I’d like to give you some flavor of the novel which I’m in the final stages of preparing for publication through Smashwords in ebook form. Whew! That was a mouthful. The title of the novel is Wanderer Come Home.
Our main character is 70-year-old Axel Browne. The story takes place in 2018 and early 2019. Axel is a veteran of the Vietnam War and served in 1967-1968 and was wounded the day before the famous Tet Offensive by the North Vietnamese Army. But this is not a war story. So there you have the broad strokes which define our Axel Browne. Oh, but I forgot one important thing: Upon returning home from the war, Axel could not reenter society in the traditional sense which means he had no desire to live the way most Americans live—with careers, bills, mortgages, and the rest. Instead, he decided to become a wanderer—a homeless person who travels wherever his boots take him.
This type of life suited Axel well, however, because he was in search of something—or, I should say, someone—but even his friends did not know this about him. He did not tell them about his search because, first of all, it was a very personal thing and, second, if he discussed it with anyone, they would probably think him touched, or something. Now, at the beginning of our story, Axel realizes he’s probably already lost whatever opportunity he might have had, over his lifetime, of finding the girl for whom he has searched so long. Oh, did I say “girl”? Well, okay then, that’s right. He has looked for a girl who, of course, now, would be a mature woman in her late fifties.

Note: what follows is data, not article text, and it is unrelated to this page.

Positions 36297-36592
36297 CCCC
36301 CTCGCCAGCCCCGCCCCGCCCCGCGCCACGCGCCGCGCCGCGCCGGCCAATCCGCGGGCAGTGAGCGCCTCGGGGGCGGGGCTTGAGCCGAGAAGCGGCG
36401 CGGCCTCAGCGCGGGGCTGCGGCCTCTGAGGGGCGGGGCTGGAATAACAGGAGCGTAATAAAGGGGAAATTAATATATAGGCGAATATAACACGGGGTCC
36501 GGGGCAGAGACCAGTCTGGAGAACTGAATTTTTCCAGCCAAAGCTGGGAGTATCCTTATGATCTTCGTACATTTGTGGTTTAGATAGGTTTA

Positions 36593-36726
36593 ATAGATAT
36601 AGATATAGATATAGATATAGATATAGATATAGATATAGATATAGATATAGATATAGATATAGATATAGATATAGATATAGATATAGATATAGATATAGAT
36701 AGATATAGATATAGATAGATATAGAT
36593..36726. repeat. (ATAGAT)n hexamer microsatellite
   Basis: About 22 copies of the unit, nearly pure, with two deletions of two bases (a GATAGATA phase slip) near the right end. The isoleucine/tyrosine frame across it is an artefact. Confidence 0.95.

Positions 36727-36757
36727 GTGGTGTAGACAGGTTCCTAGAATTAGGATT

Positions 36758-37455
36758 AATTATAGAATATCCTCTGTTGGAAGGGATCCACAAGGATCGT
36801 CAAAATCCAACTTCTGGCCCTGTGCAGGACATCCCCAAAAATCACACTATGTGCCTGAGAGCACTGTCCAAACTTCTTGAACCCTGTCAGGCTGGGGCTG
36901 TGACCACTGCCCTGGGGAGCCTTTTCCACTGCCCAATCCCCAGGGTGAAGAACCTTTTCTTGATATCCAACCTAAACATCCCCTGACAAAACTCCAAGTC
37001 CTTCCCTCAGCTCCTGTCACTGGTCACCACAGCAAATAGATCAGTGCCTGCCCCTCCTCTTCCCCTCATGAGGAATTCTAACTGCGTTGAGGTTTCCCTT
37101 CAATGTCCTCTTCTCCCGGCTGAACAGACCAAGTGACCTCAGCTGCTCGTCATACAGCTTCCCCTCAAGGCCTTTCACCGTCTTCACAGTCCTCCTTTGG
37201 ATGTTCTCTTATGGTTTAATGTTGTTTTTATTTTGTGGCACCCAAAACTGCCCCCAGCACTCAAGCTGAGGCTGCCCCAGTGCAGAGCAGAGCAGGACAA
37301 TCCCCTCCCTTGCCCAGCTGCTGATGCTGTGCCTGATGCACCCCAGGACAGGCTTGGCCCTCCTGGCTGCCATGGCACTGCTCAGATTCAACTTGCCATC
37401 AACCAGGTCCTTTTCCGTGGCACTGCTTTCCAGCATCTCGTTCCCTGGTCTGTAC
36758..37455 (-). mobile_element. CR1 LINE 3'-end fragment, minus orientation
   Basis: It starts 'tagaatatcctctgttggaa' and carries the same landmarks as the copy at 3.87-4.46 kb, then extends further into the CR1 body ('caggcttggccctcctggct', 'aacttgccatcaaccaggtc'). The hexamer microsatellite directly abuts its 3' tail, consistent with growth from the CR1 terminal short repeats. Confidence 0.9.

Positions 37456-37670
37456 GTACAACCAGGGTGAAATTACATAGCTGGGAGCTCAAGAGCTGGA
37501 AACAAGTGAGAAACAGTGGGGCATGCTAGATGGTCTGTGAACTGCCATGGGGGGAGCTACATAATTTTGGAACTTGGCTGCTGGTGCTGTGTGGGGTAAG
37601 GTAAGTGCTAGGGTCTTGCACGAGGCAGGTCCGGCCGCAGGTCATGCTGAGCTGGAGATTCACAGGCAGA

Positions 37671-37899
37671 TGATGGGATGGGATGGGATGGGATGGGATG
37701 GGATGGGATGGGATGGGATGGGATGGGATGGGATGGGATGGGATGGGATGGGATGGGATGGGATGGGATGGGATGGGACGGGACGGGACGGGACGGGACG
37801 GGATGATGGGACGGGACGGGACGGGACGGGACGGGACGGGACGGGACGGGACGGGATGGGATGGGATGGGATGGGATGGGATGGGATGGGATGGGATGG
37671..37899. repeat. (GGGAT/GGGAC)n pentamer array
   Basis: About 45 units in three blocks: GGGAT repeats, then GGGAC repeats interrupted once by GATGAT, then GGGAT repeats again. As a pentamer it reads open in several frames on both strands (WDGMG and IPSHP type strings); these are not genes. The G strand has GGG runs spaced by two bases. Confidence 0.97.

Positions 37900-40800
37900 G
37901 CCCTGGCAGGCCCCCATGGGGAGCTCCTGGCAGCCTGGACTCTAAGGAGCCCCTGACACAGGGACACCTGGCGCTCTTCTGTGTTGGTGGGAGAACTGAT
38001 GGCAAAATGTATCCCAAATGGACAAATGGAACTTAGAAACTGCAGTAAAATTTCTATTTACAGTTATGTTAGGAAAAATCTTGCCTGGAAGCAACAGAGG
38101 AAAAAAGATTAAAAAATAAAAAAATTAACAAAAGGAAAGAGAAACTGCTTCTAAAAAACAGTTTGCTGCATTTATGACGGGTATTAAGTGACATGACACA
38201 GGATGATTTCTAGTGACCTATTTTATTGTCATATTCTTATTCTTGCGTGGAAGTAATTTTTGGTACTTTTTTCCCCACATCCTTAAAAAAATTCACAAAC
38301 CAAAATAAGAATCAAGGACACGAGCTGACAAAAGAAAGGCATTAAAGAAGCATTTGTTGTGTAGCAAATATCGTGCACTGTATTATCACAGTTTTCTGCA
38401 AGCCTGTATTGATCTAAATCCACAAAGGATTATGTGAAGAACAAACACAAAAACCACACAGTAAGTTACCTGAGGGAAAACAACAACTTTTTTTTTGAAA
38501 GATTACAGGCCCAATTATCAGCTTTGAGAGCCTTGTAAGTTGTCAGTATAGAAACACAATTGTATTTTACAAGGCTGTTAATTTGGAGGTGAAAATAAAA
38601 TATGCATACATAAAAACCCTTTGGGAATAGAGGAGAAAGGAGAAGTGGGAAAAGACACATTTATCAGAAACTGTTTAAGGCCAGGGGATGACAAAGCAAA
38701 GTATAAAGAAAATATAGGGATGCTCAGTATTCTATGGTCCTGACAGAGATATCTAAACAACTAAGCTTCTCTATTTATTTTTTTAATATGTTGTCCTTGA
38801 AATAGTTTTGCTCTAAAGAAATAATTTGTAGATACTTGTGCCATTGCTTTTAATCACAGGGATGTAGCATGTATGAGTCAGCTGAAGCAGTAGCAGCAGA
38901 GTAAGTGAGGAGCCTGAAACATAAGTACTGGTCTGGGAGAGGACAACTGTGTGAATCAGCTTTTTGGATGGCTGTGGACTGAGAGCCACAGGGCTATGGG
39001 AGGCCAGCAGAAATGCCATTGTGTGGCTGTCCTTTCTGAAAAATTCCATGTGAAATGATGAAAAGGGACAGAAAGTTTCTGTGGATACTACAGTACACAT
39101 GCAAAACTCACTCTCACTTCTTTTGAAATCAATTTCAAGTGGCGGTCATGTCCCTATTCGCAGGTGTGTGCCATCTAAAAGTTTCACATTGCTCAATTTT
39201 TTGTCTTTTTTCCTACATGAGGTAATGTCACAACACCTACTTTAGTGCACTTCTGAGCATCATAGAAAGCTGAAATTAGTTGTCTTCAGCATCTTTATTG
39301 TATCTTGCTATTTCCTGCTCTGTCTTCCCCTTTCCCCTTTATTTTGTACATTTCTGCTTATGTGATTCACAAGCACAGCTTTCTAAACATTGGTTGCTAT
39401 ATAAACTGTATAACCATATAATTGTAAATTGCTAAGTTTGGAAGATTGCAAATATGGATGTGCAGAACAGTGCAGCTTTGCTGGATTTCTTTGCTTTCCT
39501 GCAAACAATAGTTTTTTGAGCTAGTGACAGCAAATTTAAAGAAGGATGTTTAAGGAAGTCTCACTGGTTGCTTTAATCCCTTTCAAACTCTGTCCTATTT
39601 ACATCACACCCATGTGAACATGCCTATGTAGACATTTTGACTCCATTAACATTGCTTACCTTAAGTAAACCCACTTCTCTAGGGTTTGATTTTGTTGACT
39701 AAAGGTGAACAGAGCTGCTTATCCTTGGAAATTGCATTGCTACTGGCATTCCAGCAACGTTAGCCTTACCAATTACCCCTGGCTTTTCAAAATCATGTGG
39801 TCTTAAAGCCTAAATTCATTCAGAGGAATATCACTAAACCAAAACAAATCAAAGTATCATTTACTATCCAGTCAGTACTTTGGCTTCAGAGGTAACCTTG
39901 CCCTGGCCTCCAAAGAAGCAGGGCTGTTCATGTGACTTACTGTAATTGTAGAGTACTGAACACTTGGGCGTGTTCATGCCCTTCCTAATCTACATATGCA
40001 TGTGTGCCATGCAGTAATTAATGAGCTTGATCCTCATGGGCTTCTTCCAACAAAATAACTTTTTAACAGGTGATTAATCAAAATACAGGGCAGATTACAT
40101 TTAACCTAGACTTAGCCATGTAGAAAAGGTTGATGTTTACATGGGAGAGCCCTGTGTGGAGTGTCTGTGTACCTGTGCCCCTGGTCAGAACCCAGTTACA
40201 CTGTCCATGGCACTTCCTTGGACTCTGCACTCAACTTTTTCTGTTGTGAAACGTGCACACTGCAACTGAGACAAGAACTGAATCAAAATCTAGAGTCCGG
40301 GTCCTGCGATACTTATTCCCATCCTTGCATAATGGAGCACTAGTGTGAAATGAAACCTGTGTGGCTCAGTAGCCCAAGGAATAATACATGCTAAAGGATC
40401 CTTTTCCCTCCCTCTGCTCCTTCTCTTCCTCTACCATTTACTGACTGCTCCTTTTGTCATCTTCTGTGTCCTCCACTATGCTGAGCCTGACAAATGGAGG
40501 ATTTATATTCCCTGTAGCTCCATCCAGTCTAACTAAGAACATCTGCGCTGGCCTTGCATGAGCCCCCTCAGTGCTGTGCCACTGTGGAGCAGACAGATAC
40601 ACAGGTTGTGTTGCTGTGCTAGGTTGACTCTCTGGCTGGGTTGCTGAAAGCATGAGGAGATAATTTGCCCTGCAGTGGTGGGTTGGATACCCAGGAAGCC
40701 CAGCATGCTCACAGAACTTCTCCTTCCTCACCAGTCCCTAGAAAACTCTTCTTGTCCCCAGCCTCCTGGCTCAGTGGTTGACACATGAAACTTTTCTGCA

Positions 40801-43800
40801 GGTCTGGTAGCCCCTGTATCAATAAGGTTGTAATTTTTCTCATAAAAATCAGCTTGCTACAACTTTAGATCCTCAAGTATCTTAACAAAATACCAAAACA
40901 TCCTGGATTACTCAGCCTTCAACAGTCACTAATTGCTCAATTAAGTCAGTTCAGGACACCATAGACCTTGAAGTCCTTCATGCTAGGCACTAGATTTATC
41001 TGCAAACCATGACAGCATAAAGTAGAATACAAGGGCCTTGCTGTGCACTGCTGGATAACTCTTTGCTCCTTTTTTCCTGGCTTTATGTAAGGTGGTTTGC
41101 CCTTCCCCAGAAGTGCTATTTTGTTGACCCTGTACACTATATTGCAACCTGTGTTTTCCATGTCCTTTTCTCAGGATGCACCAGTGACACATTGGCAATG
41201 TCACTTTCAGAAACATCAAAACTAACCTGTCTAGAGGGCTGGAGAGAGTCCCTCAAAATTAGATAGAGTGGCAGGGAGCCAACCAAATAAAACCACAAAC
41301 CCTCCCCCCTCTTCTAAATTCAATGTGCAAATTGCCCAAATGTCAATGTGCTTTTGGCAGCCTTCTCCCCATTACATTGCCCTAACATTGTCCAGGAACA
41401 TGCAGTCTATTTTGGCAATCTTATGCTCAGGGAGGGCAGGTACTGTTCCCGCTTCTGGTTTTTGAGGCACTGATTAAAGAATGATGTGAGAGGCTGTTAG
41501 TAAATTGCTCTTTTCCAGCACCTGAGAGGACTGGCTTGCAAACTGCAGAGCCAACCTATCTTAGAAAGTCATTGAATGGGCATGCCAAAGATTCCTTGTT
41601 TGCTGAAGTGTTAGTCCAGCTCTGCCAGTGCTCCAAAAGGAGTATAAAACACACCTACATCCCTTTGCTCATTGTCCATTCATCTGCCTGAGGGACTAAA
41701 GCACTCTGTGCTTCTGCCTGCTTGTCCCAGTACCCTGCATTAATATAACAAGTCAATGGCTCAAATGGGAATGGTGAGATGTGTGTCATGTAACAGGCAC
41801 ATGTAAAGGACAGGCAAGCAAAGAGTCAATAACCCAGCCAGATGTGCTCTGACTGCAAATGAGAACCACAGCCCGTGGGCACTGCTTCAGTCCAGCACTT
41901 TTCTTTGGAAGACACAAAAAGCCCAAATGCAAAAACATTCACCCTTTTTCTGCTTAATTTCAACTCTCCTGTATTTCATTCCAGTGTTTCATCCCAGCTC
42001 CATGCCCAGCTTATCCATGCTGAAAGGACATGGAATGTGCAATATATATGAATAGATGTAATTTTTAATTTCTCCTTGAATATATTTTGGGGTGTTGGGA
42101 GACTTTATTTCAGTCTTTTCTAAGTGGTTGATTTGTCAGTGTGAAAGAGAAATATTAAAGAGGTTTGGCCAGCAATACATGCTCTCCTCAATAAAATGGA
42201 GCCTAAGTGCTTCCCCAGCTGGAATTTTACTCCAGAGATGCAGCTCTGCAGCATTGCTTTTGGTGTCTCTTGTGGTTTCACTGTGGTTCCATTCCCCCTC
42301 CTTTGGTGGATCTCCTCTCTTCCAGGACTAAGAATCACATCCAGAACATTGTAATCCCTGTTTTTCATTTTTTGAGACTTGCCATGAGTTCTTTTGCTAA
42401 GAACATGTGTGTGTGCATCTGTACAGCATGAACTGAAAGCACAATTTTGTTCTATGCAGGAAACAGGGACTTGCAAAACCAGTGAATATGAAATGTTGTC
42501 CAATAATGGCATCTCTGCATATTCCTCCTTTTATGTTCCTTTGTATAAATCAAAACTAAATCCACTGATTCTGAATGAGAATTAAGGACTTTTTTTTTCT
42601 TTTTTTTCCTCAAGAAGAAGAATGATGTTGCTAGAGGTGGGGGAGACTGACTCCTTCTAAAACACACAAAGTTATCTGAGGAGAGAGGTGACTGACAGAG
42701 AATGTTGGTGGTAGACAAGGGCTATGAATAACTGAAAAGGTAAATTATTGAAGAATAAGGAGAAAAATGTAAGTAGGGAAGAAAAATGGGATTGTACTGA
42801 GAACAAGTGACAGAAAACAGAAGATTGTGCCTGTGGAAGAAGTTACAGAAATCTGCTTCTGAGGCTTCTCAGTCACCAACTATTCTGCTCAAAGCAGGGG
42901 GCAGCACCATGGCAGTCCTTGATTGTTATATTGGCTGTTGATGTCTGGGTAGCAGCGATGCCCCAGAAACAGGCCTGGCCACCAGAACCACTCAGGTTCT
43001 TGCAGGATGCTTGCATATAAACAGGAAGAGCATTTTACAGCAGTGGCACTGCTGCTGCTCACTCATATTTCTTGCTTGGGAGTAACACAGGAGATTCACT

But there’s a second character who enters our story early on. His name is Hunter Carr. He’s in his late forties, happily married, and has been speedily climbing the ladder-to-success. As the story opens, Hunter has reached the pinnacle of his career, to date, when, in a freak accident, he drowns in his own swimming pool. With the drowning, he experiences what people call: “a near death experience” or NDE. He revives from the drowning but the NDE messes up his perceptions of reality, success, and life in general. Everyone who matters to Hunter, of course, wants him to “recover” which means they want him to return to the same person he was before the pool accident. The problem is he can’t.
Axel and Hunter do meet eventually under unusual circumstances. But both men change the other’s life, unknowingly and profoundly, even before they meet in person for the first time.
It’s a story about how some of our mundane, everyday decisions accumulate to have life changing consequences. But we never know which decisions change our fate or if they are somehow predestined. And when our lives are changed profoundly, what do we do then?
See you around the block.